The last of the main committees, the Sixth Committee, was represented by H.E. Mr. Suriya Chindawongse, Incoming Chair of the Sixth Committee and Permanent Representative of Thailand to the United Nations. He opened with an apt description of the Fifth Committee, which is the legal committee, as “where international law and policy intersect”. He continued a common theme of the past two days in the importance of working toward reaching consensus, particularly as core members of the UN functionality where one’s responsibilities are both to one’s country and the broader interests of the world.
Mr. Arnold Pronto, Principal Legal Officer, Codification Division, Office of Legal Affairs, then took the floor to speak in great detail on the complex and wide range of work that the legal division of the GA covers. These include treaties on terrorism worldwide, tech to access justice for all, and the criminal accountability of UN experts out on missions. He also added points on intersecting such as where climate change can affect international law, namely, the rising of sea levels and what that means for fishing rights and international borders.
The last speaker before the lunch break was Ms. Blanca Montejo, Senior Political Affairs Officer, Security Council Practices and Charter Research Branch, Security Council Affairs Division, SCAD, who spoke on the relationship of the Security Council to the General Assembly. These two critical organs of the UN System work in tandem to ensure the functions of the UN and the passing of resolutions. Ms. Montejo specified where the Security Council had jurisdiction and where the General Assembly took ownership. For example, the General Assembly decided on budgets, and the Security Council adopted binding resolutions. She also covered the procedures of appointing judges to the International Court of Justice, electing the Secretary-General, and election of the five rotating members of the Security Council.
Dr. Thouez welcomed the attendees back from lunch to start the final session of the two-day training for new delegates. This session provided delegates with an introduction to UN elections, negotiation, and decision-making in the General Assembly.
The first speaker of the afternoon session, Mr. Wannes Lint, Intergovernmental Affairs Officer, General Assembly Affairs Branch, provided a clear and concise presentation about the election process, decision-making and negotiations. Mr. Lint also explained the different terminologies and the three types of proposals submitted to the GA plenary.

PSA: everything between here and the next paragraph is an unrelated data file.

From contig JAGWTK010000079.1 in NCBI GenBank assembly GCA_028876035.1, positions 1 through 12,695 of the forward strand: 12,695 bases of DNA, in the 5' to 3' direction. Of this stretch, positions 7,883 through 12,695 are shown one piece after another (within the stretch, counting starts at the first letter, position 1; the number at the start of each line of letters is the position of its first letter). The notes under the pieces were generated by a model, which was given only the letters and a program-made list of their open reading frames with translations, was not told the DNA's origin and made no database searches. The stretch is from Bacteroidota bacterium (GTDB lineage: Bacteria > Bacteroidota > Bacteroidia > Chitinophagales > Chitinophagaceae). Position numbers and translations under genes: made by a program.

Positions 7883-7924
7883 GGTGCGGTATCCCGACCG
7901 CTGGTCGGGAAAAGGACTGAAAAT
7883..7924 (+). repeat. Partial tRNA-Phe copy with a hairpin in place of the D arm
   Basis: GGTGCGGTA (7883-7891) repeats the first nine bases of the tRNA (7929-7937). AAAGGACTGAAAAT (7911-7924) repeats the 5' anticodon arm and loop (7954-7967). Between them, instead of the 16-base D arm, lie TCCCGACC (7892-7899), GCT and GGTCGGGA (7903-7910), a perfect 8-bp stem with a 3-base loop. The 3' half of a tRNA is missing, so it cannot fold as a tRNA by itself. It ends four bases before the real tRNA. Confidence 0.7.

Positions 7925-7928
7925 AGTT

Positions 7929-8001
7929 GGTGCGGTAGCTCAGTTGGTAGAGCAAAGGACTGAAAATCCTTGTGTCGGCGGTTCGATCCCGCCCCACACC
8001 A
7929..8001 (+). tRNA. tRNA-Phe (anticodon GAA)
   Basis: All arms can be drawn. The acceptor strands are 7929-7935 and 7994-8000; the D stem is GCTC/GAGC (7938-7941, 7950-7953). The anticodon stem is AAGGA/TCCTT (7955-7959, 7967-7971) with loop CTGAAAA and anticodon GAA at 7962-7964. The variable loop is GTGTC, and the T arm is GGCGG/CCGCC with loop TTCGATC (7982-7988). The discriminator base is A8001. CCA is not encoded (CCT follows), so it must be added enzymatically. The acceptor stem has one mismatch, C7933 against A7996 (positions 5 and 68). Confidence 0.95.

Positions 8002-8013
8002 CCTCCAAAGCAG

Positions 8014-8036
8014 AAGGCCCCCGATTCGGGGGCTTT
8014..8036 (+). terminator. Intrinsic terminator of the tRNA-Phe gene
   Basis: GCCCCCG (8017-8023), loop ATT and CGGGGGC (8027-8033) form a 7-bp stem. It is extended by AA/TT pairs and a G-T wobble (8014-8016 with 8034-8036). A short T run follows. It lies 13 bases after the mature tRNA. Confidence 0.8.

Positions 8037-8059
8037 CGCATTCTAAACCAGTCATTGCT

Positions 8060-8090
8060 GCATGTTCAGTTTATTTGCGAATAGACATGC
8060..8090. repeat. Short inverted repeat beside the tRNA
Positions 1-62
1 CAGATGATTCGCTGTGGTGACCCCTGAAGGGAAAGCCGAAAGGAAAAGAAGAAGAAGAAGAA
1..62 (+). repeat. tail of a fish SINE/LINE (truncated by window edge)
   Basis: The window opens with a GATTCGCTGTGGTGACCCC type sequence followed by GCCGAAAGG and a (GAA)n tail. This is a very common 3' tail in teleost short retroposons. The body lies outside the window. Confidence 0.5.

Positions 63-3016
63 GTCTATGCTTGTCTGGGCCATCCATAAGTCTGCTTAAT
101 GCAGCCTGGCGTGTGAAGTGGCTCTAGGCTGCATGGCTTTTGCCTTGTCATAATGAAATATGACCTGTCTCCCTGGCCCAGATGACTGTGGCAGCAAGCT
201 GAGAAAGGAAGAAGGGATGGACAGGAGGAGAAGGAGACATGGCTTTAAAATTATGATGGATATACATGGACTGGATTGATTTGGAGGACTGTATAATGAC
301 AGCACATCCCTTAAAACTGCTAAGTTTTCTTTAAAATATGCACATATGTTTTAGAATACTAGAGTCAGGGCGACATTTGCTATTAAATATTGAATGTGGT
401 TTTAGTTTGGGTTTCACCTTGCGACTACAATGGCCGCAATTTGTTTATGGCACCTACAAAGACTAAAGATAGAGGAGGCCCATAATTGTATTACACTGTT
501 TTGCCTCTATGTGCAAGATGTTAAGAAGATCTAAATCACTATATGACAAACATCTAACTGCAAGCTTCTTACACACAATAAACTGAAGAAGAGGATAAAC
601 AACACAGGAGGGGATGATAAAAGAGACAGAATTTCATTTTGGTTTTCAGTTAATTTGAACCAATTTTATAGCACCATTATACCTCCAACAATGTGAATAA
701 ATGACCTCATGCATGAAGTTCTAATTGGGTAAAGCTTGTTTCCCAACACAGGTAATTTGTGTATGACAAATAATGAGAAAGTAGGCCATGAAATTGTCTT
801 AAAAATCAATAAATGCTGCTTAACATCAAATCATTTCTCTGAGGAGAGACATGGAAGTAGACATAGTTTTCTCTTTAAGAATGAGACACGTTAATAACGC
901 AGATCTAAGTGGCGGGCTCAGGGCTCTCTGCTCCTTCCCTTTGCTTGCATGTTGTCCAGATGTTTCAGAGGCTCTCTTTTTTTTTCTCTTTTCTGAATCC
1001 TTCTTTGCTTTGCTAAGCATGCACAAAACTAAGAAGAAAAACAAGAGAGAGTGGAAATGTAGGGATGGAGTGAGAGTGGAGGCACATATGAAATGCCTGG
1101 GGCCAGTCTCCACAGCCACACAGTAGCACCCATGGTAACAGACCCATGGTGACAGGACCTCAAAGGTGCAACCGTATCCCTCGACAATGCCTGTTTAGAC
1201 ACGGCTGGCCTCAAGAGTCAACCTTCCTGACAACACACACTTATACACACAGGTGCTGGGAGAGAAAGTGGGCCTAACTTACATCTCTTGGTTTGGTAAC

Perhaps an understated aspect of work in the UN is the fact that there is not one single language of operation and documentation. While the UN has six official languages of operation (Arabic, Chinese, English, French, Spanish, and Russian), any speaker can present in any language. The second panel of the final session was about this critical interpretation work and GA documents and research. Ms. Lana Ayyad, Chief of the Arabic Interpretation Section and Ms. Micaela Becquart, Interpreter of, the Spanish Section, Interpretation Service, spoke about the complex channels of interpretation and translation work that happens often live and instantaneously. They clarified that the UN can provide interpretation in the six official UN languages, however, any language may be used, so long as interpretation is provided.
Ms. Susan Goard, Law Librarian/Training Coordinator, at Dag Hammarskjold Library, finished this section with an introduction to the UN library, the purposes of the library, and how to access resources.
The final section of the training covered conference services, meeting management and documentation. Mr. Dawa Sangey, Senior Documentation Officer, Documentation Management Section, provided an overview of official documentation processes, including specific definitions and terminologies, and the process of submission for different types of documents.
Xin Tong-Maywald, Chief of Section, Conference, Services, DGACM, spoke about the behind-the-scenes work of the meeting management team. These include the official documents and prerequisites needed for official meeting requests and room bookings.
Ms. Meena Sur, Senior Programme Management Officer in DGACM, ended the section with an explanation of UN Journal services. This is a platform delegates may use to search for meetings and conferences that happen daily. It is also a public-facing platform which interested parties may use for research and happenings of UN work.
Dr. Thouez offered the closing remarks of the two-day training congratulating new delegates on completing the course. She provided an appropriate reminder that, while delegates have a responsibility to their home countries, they are also poised as real agents of change for the health and prosperity of all peoples around the world.